Food Protection Trends - October 2011 - (Page 608)

“FOOD FOR THOuGHT” from YOuR PrESIDENT W hat a difference 100 years makes! 100 years ago, we had no antibiotics, no milk cartons, no frozen foods, no McDonald’s – check out the timeline on our Web site for more! When IAFP was founded, the goal was to improve the quality of milk. A number of diseases were transmitted through milk at that time, so we were at the forefront of improving public health. At our Annual Meeting this year, we had a symposium on the history of dairy microbiology, which helped us to remember those pioneering efforts from a century ago, and also reminds us of the work that still needs to be done. Today we focus on all foods, not just dairy products, and feel we have resolved many of the dairy issues, but globally, tuberculosis and brucellosis from raw, unpasteurized milk remain important public health issues. In the U.S., there is a movement going back to drinking raw milk, as there are some who believe that raw milk is healthier and better for them. We had a meeting in Washington, D. C. of the Capital Area Food Protection Association, our local IAFP Affiliate, on food safety issues related to raw milk. I reported on some outbreaks associated with raw milk and raw milk cheeses, including some from Shiga toxin producing (STEC) E. coli, a particularly nasty pathogen. The meeting was advertised widely, and some of the attendees advocated drinking raw milk. One individual claimed that drinking raw milk had cured her allergies. A nutrition counselor told us that she recommended it to her clients, with much success – although I’m not sure what she meant by this. All CAFPA speakers noted the difficulty with ensuring the safety of raw milk and I strongly recommended to the audience not to allow By ISABEL WALLS PRESIDENT “Raising awareness of food safety issues will hopefully lead to their reduction” children to drink raw milk. I hope we got our message across. Risk communication is often the most important thing we do, as a food safety community, and we should take every opportunity to do this. I encourage you to join your local Affiliate, if you are not yet a member. You can find a list of Affiliates on our Web site. If there is no local Affiliate in your area, start one up! Information on how to do this is also on our Web site. Affiliates can be a great networking opportunity! STEC E. coli have been responsible for a number of outbreaks of food and waterborne diseases. At IAFP 2011, many of you were lucky enough to get a free copy of the book Poisoned from Bill Marler, a trial lawyer, who has represented individuals who have suffered from foodborne diseases. The book tells the story of the children who were sickened and those who died in the E. coli O157:H7 outbreak in the Western States in 1992 and 1993, their parents, and the lawyers who represented them. It also tells of the work of Dave Theno, who instituted food safety controls into the restaurant chain where kids got sick, resulting in many improvements to the safety of the meat supply, many of which were adopted by other restaurant chains and food companies. As I read the book, it reminded me of what a terrible, painful illness O157:H7 causes, and I recall someone remarking that the letter “E” in E. coli stands for Evil. As a mother, I cannot imagine anything worse than helplessly watching your child in pain. As a food safety community, we have to do all we can to prevent this from happening. The book reminds us of why our work is so important, whatever our role. If you received a copy, once you have finished reading it, please share it with your colleagues, family and friends. Raising awareness of food safety issues will hopefully lead to their reduction. At the IAFP Annual Meeting, we had a symposium on the latest European outbreak associated with E. coli O104:H4 in Fenugreek seed sprouts. Patrick Fach, one of the symposium presenters, informed us that this was caused by a new pathogen, not seen 608 FOOD PROTECTION TRENDS | OCTOBER 2011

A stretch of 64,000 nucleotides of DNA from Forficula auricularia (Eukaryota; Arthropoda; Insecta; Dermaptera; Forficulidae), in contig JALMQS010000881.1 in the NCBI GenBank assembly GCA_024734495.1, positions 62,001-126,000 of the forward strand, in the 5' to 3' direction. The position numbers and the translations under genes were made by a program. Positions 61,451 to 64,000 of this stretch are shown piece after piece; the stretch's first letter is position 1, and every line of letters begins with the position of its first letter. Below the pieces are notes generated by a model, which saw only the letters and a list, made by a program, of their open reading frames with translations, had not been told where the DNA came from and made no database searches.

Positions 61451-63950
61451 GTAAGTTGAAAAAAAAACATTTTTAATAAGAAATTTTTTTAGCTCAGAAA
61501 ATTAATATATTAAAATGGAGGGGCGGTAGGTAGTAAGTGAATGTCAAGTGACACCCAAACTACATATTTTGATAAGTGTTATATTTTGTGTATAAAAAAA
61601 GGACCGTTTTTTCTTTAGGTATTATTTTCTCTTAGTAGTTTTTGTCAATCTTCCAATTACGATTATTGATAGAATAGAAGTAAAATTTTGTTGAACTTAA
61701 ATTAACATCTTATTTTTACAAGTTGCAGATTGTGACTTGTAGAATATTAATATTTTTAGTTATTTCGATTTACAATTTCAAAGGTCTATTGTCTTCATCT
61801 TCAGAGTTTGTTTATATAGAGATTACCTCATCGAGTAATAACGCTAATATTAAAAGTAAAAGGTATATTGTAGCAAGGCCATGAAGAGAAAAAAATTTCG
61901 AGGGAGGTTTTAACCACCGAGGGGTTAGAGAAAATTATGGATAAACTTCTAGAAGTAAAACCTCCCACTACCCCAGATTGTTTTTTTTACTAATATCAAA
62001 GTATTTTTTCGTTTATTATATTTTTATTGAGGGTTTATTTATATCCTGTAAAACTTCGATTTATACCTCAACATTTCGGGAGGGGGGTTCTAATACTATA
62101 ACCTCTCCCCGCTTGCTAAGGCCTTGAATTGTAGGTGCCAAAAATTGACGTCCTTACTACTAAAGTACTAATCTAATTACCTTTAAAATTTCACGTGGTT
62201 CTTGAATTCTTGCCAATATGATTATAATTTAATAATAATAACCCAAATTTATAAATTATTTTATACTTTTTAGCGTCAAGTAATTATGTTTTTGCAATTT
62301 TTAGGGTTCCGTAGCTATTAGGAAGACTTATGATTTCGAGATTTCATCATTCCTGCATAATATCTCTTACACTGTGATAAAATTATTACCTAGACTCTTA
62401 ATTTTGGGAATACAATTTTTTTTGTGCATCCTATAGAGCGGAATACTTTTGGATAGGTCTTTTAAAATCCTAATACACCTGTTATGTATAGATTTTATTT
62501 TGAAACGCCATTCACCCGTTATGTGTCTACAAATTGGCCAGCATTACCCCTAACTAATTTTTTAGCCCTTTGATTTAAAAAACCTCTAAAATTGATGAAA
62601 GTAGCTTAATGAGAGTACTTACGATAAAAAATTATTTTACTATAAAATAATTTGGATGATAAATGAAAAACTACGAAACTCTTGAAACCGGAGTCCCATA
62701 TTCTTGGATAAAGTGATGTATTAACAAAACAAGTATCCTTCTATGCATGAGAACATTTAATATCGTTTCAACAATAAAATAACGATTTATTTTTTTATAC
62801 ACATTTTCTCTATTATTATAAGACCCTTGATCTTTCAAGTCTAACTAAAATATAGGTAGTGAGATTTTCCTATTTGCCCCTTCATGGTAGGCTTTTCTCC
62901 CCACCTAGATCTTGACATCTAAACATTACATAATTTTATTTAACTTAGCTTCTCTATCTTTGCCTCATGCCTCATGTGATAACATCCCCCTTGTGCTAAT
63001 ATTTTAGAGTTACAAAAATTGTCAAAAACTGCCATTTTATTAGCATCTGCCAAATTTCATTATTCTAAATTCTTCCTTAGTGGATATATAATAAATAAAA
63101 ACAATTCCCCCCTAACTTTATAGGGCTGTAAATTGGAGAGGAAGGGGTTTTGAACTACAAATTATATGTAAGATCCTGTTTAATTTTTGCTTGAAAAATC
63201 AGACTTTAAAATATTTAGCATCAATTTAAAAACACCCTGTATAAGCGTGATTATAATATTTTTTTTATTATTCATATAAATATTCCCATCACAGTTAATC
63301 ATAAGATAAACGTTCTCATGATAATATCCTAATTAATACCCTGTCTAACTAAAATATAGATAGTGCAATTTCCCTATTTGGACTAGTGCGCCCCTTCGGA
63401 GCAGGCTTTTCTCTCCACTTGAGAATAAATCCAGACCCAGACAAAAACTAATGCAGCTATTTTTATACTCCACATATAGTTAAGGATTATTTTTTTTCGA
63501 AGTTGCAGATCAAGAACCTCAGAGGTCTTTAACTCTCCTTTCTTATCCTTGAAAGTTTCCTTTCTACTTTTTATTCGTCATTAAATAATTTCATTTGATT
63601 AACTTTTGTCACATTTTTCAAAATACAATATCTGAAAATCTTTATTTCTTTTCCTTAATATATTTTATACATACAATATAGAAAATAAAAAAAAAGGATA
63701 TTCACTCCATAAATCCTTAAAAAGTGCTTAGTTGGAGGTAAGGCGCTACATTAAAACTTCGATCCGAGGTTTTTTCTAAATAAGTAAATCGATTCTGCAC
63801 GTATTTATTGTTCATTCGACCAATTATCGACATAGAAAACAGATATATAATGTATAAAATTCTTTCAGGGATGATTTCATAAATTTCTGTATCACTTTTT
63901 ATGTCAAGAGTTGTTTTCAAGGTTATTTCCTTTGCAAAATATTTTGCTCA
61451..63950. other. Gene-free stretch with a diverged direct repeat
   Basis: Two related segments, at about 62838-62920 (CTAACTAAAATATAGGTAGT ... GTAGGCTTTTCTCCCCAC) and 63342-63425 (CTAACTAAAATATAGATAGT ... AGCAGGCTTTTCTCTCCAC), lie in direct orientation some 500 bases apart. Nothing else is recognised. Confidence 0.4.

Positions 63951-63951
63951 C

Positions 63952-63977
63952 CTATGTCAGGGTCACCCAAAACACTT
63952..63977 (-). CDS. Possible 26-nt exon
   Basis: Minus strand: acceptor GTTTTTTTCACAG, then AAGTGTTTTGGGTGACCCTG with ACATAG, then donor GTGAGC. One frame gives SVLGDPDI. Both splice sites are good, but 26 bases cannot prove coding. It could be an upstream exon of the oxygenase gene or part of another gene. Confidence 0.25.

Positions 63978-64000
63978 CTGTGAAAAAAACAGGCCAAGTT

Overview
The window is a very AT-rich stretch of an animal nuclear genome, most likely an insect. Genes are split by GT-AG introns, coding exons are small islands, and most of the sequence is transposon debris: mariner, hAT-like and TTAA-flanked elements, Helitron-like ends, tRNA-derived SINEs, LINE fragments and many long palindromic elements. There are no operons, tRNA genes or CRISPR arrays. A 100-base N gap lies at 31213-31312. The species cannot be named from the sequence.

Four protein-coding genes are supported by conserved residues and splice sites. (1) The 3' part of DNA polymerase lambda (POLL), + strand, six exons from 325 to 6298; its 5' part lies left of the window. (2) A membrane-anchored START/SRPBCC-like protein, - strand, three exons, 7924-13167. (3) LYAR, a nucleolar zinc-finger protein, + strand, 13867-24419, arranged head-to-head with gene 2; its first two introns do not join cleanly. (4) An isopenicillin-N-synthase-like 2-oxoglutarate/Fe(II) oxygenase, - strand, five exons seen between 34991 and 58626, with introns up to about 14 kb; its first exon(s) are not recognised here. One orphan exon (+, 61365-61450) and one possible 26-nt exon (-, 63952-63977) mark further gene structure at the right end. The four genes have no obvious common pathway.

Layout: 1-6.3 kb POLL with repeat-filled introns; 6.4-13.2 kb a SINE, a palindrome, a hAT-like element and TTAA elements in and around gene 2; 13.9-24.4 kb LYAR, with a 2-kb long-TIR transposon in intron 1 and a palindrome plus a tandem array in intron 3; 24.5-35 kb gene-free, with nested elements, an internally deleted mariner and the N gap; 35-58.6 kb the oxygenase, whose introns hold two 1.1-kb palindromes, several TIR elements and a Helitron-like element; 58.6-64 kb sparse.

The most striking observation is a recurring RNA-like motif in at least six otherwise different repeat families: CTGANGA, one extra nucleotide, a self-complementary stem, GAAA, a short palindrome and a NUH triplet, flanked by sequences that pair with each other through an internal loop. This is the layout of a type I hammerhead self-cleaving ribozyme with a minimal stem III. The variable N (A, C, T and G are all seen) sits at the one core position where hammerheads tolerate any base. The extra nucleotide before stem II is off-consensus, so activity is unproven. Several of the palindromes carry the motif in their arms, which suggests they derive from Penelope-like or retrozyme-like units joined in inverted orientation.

Table of Contents for the Digital Edition of Food Protection Trends - October 2011

Food Protection Trends - October 2011
Table of Contents
Sustaining Members
Food for Thought from Your President
Commentary from the Executive Director
Beliefs and Perceptions of School Foodservice Personnel about Following a HACCP-based Program
Mitigating Cross Contamination in Four Retail Foodservice Sectors
General Interest Paper – Food Safety and Spoilage: Courts Favor Reasonable Expectations of Food Companies for Product Loss
New Members
What’s Happening in Food Safety
Industry Products
Coming Events
Advertising Index
Journal of Food Protection Table of Contents
Membership Application

Food Protection Trends - October 2011